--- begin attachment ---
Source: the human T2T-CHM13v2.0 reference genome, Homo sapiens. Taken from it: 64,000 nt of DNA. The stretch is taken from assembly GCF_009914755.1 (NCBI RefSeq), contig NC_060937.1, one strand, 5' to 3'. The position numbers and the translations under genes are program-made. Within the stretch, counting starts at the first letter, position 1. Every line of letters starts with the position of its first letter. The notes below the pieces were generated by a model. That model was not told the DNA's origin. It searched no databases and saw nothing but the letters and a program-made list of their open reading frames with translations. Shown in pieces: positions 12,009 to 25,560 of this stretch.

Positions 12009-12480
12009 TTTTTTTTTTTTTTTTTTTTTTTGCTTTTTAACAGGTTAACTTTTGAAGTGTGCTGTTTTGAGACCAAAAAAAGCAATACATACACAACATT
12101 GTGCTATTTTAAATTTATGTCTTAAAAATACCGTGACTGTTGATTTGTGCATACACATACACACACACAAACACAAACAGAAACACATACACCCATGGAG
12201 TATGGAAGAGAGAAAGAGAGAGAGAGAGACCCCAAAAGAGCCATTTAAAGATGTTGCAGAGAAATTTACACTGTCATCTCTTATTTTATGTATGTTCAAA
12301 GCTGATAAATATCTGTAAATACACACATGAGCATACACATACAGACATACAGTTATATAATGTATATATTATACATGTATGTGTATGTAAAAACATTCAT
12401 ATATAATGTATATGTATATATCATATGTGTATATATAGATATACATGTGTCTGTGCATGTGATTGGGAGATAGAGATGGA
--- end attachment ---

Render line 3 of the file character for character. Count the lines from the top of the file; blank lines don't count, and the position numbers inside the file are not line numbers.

12009 TTTTTTTTTTTTTTTTTTTTTTTGCTTTTTAACAGGTTAACTTTTGAAGTGTGCTGTTTTGAGACCAAAAAAAGCAATACATACACAACATT